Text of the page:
I'm a Sex Worker, and Dating Is Awkward

03/14/2015 10:41 am ET | Updated May 14, 2015

By Sovereign Syre

When I entered into porn in 2011, I was in a relationship that I thought was going to last forever.

So when I found myself single a few years later and decided to enter into the dating world, I realized that my dilemma was twofold; not only did I understand very little about how single people went about being a couple, but when I found one I might want to couple with, I had to figure out how to tell them about my rather unconventional day job.


I know plenty of girls in my industry who have partners who are not in the business and who are quite happy. Contrary to what people will tell you, just as there are tons of people who would never date a sex worker, there are also plenty of people in prestigious occupations with designer educations that would LOVE to marry a porn star. May not make sense to everyone, but it only has to make sense to the two of them.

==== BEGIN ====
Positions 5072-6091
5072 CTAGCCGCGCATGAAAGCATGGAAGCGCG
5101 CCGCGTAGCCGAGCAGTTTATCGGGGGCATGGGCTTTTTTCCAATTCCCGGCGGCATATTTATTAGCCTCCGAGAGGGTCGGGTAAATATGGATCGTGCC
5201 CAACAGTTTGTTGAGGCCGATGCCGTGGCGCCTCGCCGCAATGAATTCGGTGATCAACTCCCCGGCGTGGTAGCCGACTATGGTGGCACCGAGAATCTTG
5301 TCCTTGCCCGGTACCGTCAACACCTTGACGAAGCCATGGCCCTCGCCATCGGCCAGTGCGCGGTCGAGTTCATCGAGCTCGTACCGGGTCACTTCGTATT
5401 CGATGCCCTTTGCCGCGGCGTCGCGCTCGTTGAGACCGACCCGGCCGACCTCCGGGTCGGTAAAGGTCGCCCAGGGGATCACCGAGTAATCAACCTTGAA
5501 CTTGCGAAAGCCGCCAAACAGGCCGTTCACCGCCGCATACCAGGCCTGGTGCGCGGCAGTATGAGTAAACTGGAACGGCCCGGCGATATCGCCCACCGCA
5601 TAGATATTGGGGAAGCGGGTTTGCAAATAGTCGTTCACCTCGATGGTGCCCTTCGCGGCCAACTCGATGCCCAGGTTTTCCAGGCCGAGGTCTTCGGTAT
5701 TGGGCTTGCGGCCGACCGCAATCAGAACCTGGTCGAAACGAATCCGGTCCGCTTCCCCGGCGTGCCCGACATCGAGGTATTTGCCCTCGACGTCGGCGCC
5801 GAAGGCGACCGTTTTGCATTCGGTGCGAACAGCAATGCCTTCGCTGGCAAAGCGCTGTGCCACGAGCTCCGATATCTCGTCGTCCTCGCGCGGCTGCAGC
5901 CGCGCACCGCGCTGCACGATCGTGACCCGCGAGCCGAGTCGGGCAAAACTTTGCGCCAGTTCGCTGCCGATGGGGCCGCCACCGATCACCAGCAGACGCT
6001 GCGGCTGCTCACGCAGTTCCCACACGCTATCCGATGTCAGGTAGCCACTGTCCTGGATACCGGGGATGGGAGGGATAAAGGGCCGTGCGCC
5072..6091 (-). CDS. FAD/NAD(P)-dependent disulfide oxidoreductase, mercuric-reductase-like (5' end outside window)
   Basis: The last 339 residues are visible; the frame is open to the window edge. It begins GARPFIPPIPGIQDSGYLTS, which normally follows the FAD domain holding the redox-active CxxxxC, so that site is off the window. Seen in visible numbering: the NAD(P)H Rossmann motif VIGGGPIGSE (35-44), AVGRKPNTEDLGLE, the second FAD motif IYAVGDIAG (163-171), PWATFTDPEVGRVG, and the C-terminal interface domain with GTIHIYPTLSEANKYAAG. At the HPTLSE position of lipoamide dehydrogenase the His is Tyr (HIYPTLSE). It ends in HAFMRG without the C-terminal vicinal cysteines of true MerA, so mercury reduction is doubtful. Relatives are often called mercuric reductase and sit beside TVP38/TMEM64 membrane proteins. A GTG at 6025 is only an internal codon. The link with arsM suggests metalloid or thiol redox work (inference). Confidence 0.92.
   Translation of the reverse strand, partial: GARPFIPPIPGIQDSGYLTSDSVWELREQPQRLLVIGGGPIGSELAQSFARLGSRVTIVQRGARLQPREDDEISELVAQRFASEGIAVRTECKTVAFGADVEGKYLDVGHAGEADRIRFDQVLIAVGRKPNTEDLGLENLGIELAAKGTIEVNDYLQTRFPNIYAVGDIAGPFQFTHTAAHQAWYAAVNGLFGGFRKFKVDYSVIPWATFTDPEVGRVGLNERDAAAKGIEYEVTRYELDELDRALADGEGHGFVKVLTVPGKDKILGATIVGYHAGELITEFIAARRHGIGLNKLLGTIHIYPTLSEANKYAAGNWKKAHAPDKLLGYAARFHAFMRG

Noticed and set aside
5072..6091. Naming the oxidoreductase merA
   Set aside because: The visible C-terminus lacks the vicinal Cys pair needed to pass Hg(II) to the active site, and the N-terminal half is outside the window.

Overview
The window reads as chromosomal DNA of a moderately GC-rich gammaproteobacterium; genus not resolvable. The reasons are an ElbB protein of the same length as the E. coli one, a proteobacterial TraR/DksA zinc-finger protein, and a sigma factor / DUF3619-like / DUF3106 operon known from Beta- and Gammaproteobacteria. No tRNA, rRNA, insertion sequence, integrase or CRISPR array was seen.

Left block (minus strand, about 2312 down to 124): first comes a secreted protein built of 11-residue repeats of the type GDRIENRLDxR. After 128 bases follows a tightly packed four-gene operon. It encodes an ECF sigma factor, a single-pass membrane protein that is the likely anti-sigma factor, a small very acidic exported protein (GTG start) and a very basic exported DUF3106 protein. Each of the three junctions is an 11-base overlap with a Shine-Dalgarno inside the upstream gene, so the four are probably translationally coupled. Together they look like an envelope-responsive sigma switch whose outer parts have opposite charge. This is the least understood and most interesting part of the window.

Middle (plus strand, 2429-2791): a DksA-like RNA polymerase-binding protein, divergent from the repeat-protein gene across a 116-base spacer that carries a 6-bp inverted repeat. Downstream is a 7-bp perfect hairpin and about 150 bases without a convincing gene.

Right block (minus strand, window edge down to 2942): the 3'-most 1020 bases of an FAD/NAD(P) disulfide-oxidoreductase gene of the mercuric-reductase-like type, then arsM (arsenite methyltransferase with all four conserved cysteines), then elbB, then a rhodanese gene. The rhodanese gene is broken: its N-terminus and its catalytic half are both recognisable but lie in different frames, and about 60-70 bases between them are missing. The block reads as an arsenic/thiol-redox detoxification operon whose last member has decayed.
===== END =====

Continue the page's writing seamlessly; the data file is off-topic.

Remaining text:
When I first became single, I had been doing porn for about a year, but I performed exclusively with women, which, for whatever reason, is more "forgivable" to a lot of people.

I wasn't really interested in getting emotionally invested in someone else. But I also didn't worry too much about what might happen if I ever wanted to date a "civilian," since I wouldn't have to explain much more than that I had sex with women on camera sometimes. They'd probably get into a high fiving contest with their friends.


In the first year of being single, I just kind of reveled in my freedom.

I was spoiled. If I wanted great sex with a hot guy who wasn't going to try to bog me down in emotional stuff, I could just call one of my coworkers. And so that's what I did for a while; just slept with my work friends who kept it cool but satisfied the physical urges with the added bonus of no explanations required. It wasn't until a year later when I started shooting scenes with men as well that it hit me.